Vitamin D – Helping Your Health

by Gene Weitz on August 23, 2011

Vitamin D is key to helping your health! We have all been dutifully applying our daily doses of sunscreen and avoiding too much sun exposure to prevent skin cancer. So isn’t it ironic that avoiding the sun can actually cause more harm by contributing to a deficiency of Vitamin D?

Vitamin D - Helping Your HealthThe major function of vitamin D is to maintain normal blood levels of calcium and phosphorus. The results of too little vitamin D can be soft, thin, and brittle bones, a condition known as rickets in children and osteomalacia in adults.

Muscles need Vitamin D to move, nerves needs it to carry messages between the brain and every body part, and the immune system needs vitamin D to fight off invading bacteria and viruses. Together with calcium, Vitamin D also helps protect older adults from osteoporosis.

Recent research also suggests Vitamin D may provide protection from hypertension (high blood pressure), cancers (particularly of the colon, pancreas and breast), diabetes, multiple sclerosis and several autoimmune diseases.

Also, individuals who have fat malabsorption syndromes (e.g., cystic fibrosis) or inflammatory bowel disease (e.g., Crohn’s disease) are at risk of having a deficiency. Especially important is a study led by researchers at the University of California, San Diego School of Medicine that suggests the use of oral Vitamin D supplements bolsters production of a protective chemical normally found in the skin, and may help prevent skin infections that are a common result of atopic dermatitis, the most common form of eczema.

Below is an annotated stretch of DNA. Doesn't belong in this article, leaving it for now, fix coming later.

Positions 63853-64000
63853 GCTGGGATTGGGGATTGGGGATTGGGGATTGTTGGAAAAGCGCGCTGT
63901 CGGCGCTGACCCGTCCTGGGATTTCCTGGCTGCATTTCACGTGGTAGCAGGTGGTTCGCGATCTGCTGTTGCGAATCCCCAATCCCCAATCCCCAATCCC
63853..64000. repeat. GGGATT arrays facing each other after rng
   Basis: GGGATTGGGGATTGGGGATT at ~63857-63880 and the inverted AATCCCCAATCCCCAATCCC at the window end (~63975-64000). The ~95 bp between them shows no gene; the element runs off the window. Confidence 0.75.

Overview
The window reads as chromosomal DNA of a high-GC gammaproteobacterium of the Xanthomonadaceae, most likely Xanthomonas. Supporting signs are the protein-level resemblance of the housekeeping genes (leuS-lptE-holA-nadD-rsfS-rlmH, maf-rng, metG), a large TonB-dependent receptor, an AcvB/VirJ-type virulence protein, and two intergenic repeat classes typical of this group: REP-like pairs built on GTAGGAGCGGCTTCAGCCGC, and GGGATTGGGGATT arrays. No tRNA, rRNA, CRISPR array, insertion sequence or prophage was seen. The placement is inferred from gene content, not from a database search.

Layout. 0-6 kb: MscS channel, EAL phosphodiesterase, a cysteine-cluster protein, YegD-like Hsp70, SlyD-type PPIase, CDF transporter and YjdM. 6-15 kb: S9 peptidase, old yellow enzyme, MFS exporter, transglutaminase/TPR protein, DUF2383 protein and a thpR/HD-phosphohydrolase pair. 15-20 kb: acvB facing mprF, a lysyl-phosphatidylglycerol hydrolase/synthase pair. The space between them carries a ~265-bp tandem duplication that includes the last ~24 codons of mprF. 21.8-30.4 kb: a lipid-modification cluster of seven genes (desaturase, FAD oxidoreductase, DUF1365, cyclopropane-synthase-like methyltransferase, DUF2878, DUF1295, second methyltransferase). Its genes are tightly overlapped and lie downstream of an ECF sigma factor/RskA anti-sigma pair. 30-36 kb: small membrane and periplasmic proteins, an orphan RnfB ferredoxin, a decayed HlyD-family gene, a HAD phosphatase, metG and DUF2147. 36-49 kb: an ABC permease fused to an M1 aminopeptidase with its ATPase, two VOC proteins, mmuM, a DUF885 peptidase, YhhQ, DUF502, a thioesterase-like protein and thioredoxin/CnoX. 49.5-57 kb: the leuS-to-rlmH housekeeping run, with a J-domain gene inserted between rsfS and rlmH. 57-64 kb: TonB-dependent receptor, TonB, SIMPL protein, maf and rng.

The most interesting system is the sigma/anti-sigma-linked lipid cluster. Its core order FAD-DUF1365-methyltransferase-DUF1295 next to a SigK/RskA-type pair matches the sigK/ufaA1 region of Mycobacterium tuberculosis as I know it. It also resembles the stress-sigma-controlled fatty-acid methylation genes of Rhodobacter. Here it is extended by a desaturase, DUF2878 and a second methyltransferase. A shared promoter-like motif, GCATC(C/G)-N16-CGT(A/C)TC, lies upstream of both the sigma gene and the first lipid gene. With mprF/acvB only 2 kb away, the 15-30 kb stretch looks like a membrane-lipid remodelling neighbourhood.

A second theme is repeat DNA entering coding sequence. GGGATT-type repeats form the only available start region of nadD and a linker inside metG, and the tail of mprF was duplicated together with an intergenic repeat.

Very few foods naturally have vitamin D. It is found in oily fish like salmon and tuna, as well as in eggs and cod liver oil, but Vitamin D is added to foods such as milk, breakfast cereals, soy products and infant formulas to ensure we receive adequate amounts in our daily diet. It is recommended that ten to fifteen minutes each day is spent in the sun to prevent a deficiency.

Too much vitamin D can also be harmful when amounts in the blood become too high. Signs of toxicity include nausea, vomiting, poor appetite, constipation, weakness, and weight loss. And by raising blood levels of calcium, too much vitamin D can cause confusion, disorientation, and problems with heart rhythm. Excess vitamin D can also damage the kidneys.

To help your health, eat a balanced diet that includes fish, vegetables and grains, get some exercise in the sun and like mother always said, “Take Your Vitamin D!”

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